If you can imagine.
At a time like this.
There is a video on Twitter today, Angela Merkel explaining ever so cogently why social distancing needs to be maintained.
There couldn't be a better reason for continuing to vote for her as leader of the free world. She gets the math of it.
Yesterday I took my overflowing recycle baskets downstairs to empty them into the recycle bins.
Wouldn't you know it, there were two women who live in my building chatting in the foyer where the mail boxes are. They were talking as I left the elevator, and I quickly escaped into the parking garage without them trying to include me.
But dammit, they were still talking when I came back. I wanted to pick up my mail, which I had not picked up in literally days.
They sounded like they were winding up the conversation, so I waited in the parking lot. One of them came out of the foyer into the parking lot. I stood at least ten feet away from the door. I did not have a mask on. I had chosen to not put one on because the last 5 times I've recycled I had run into no one. Dang, my luck clearly had just run out.
So, woman number one and I exchange glances.
The back story here is that this is Weyburn for Pete'sake. People here loooooooove to visit with each other. They really do. They talk and talk and talk about absolutely NOTHing. Just to hear each other's voices and bask in the reciprocal attention, because it helps them feel real I guess.
I remember when I first moved back here a decade ago how it drove me nuts, people clogging up grocery store aisles, doing what they call "visiting," chatting, gossiping, talking their deepest thoughts about the weather or whatever while I, who had arrived from large anonymous city existence and was used to it, fumed to myself about how they were in my way and was I invisible or something? It felt like I had landed in a large swimming pool of peanut butter, the pace of life seemed so fking slow.
I mean... I understand, and on the whole, a slow pace of life with a lot of personal social contact even if most of it is full of irrelevant gossip is not a bad thing, it's even therapeutic probably, but sheesh.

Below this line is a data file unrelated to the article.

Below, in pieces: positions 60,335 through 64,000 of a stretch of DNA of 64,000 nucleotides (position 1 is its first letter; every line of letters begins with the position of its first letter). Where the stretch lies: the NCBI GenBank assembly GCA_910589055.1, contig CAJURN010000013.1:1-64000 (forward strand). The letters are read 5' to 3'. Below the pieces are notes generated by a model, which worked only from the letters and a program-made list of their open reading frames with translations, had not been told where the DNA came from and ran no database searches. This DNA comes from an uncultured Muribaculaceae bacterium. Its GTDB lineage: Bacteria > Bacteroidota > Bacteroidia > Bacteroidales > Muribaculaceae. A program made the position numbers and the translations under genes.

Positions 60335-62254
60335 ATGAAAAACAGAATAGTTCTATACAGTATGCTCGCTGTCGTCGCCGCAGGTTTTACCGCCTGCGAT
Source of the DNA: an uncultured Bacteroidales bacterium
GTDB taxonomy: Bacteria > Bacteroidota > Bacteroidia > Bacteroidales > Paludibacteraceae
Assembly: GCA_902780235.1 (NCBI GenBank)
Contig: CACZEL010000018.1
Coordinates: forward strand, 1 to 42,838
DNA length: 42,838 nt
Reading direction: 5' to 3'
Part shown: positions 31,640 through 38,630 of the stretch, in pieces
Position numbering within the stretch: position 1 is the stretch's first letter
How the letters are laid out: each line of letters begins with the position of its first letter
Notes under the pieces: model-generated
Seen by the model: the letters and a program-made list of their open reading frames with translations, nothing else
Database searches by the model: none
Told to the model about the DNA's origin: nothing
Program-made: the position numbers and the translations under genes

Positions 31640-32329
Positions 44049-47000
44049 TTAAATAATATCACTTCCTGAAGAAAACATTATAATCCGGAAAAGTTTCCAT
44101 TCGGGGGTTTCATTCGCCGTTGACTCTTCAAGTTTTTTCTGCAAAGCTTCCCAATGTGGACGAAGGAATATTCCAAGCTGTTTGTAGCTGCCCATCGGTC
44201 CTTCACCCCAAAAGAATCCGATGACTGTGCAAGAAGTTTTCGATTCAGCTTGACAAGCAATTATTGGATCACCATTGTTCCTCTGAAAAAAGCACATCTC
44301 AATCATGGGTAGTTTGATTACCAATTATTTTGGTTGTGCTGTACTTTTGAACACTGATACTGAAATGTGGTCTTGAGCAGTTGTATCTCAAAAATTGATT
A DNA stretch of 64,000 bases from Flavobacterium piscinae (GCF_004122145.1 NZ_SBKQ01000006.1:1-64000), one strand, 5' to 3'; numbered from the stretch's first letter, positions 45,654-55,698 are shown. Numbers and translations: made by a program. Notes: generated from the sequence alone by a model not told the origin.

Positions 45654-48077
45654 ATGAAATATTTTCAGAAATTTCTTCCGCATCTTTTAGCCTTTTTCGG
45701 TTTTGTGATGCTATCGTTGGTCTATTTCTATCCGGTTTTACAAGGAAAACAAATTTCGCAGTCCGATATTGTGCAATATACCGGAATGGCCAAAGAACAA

So, these two women must have thoroughly enjoyed their recent chat. The one coming through the door was still all aglow from it - I gave her the look that said 'I'm social distancing' and she smiled warmly at me and announced to woman number two that "There is a lady out here waiting."
Dang! I wanted lady number two to not know I was here so she would move along and I could have the foyer to myself. But instead she stuck around! I had to decide if getting my mail was worth endangering myself with no mask on, and chance her talking to me. Stupidly I decided to take the risk and stepped into the foyer, walked past her. got my mail. Meanwhile we said hello to each other. I don't engage with my condo neighbours much, never have. But she held the elevator for me!
I said, you go ahead and I'll catch it later, but she said, no, we'll be fine if you stand in that corner and I stand in this corner.
Which wasn't true, because the elevator is only about 5 feet wide, not six.
So, dang. I had to make a new decision, made the second wrong decision of the day and got in the elevator.
The elevator in this building and the parking garage doors are both set to be veeeeeeeery slow to open and close. I'm told by the guy who is chair of the condo board that this was deliberate because people coming in to live in a condo after living on the farm all their lives found things too fast for their personal comfort so all the mechanisms had been slowed down to accommodate them.
I was very aware of this and still, I overrode my own personal boundary to keep peace and remain socially acceptable and got in. Yes, I stood as far away as I could. Yes, I made minimal eye contact. She was chatty, I was yes/no.
But still, I could kick myself for succumbing in the moment to having been socially polite instead of personally defiant.
If it ever happens again, I'll do better.